A story of a Jewish survivor of Hitler’s Europe and his son, a cartoonist who tries to come to terms with his father’s story and history itself.
How can I write a review of a book that broke my heart time and time again? Seeing this story in this way is wholly disarming. Everything about the way this tale is told is jarring and unsettling in the fact that it is completely tragic and moving. Vladek, the narrator of the Holocaust narrative in this book, is matter of fact in his rendering of the story. His tone is indicative of “this is the way things were, it’s as simple as that,” and this casualness is part of what makes this narrative so overwhelmingly heartbreaking, because while the events he details are true, his account being first hand, the fact remains, the war and the events itself are stains against the backdrop of history and will forever mar humanity in its grotesqueness. It almost feels wrong not to shout from the rooftops how wrong everything was, but of course, that is what makes this narrative so authentic is that there is no embellishment, all matter of horrors were these people’s realities.
The historical context gives the necessary foundation for the undertones of this story, and the reader is left to infer certain details, which is the narrator’s way of paying homage to those that were lost. In its own way, knowing what happened to these people without being told explicitly is worse, because we know the history, we can infer when the details are left out. The knowledge of the past is like a phantom, hanging over the reader and the narrator, waiting in the sidelines only to creep up on us and drop a bucket of ice water on our heads in each of these instances. These moments come and go so fast, that there is something in their simplicity that makes them so beautiful.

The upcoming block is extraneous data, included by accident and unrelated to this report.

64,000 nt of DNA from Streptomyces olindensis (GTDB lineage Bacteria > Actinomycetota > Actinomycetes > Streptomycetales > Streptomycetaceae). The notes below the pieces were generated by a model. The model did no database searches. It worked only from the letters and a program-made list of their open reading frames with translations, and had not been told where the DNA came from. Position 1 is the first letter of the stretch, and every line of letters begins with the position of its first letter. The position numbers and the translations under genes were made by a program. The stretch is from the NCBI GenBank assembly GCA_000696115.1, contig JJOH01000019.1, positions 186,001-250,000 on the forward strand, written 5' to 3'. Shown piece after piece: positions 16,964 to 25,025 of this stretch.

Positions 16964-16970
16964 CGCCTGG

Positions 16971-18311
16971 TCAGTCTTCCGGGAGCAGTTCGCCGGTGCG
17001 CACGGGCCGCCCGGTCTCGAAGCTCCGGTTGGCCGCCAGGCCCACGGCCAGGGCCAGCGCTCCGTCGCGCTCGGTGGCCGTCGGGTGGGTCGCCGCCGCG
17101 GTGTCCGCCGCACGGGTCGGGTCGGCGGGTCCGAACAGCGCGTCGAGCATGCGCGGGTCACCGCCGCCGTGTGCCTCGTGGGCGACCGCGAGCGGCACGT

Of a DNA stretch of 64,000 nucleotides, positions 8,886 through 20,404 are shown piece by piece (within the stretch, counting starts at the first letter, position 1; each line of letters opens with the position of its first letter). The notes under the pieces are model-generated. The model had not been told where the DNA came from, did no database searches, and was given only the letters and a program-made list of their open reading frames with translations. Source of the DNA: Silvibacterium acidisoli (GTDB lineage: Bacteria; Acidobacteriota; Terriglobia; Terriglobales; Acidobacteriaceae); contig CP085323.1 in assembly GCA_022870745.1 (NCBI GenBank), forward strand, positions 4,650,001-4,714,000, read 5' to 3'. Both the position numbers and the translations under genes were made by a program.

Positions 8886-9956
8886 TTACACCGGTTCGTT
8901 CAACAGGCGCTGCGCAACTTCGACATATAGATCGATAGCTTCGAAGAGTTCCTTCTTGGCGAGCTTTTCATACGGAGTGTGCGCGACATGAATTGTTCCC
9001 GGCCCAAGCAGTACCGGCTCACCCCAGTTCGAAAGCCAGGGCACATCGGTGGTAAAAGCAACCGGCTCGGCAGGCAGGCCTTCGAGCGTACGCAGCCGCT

What I find most compelling about this story, is that this story isn’t like traditional Holocaust narratives, though it is rich in the history of the events that happened and includes details that would otherwise be missed in other stories. What sets this story apart isn’t the way that loss is depicted, or fear, or even the juxtaposition of the Jews as mice and the Nazis as cats, though that certainly is an element that highlights the injustices. What this story illuminates more than anything is the sense of hope, always this sense of hope that things will get better, that they will survive, that they will overcome. Somehow through everything, Vladek holds to this hope. When we see the young hopeful Vladek against the old miserly Vladek being interviewed by his son, a part of me wants to ask, “What happened to you?” Which in and of itself it’s an unfair question, because intellectually I know what happened, I know someone cannot go through such trauma and come out unchanged. However, the Vladek we’ve seen and been left with in Part I still clings to hope, this is the dominant impression of him that I am left with. I can only guess that Part II will unveil the rest of his development. Maus Part I is definitely a book that should be read in schools alongside “The Diary of Anne Frank”, “Night” and “The Hiding Place” to name a few of the main ones.
Title: Maus, I: A Survivor’s Tale: My Father Bleeds History
Author(s): Art Spiegelman
Pub. Date: November 1st 1991
Publisher: Pantheon Books
Genre(s): Graphic Novel, Non Fiction, Memoir